“Kansas City Chiefs outside linebacker Justin Houston’s career year is happening at the right time, as he is in the final year of a four-year rookie contract that pays $1.406 million this season,” says NFP’s Joel Corry, who goes into detail forecasting the premier pass rusher’s contractual future. Corry’s main points:
- First the stats. . .Houston is leading the NFL with 12 sacks through eight games (a pace that would break the all-time single-season record), ranks as Pro Football Focus’ top-rated 3-4 outside linebacker and is tied for second in the league with 44 pressures (combined sacks, QB hurries and QB hits).
- Signing Houston to a long-term deal is a priority for the Chiefs, but multiple reports indicate the team and player (agent Joel Segal) are far apart on terms.
- Segal will likely seek to top Texans defensive end and reigning defensive player of the year J.J. Watt‘s record-setting, six-year, $100MM mega deal ($51.88 guaranteed), which is the gold standard for defensive players right now. Watt is the NFL’s highest-paid non-quarterback based on average yearly salary ($16.67MM).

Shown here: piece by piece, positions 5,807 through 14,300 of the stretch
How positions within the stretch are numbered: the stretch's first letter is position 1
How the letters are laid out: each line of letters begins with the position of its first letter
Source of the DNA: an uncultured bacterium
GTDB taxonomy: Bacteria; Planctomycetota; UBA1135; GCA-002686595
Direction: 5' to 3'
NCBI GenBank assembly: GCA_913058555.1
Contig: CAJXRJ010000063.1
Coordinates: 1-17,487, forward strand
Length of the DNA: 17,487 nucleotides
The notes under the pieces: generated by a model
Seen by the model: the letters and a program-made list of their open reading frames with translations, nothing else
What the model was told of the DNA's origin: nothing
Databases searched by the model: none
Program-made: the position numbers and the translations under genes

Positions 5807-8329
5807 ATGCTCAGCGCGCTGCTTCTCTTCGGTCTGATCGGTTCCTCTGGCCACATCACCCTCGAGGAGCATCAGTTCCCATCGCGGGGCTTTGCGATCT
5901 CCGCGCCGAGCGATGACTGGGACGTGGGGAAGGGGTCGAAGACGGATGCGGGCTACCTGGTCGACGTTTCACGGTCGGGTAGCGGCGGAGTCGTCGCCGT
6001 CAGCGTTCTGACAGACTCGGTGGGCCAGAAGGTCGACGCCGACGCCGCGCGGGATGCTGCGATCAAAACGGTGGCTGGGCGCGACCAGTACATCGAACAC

- While Houston’s deal is up, he won’t be able to enjoy the fruits of unrestricted free agency because the Chiefs can (will) franchise tag him twice if need be. Corry estimates the tag number will be approximately $13.25MM in 2015 and $15.9MM in 2016.
- One “major obstacle” to a deal could be the team’s insistence on quarterback Alex Smith, who signed a four-year, $68MM deal ($45MM guaranteed) in August, remaining the highest-paid Chief. This is typical salary cap structure, according to Corry, who sites the example of Lions quarterback Matthew Stafford‘s place atop Detroit’s salary hierarchy even though receiver Calvin Johnson is widely regarded as a better overall player.
- In summation, “Based on the changing market conditions for elite defensive players and the relationship between salaries of top pass rushing defensive ends and linebackers that consistently pressure opposing quarterbacks, expect Houston to sign a long-term deal somewhere between $14.5 million per year and $15.5 million per year as long as he doesn’t sustain a serious injury before the end of the season,” estimates Corry.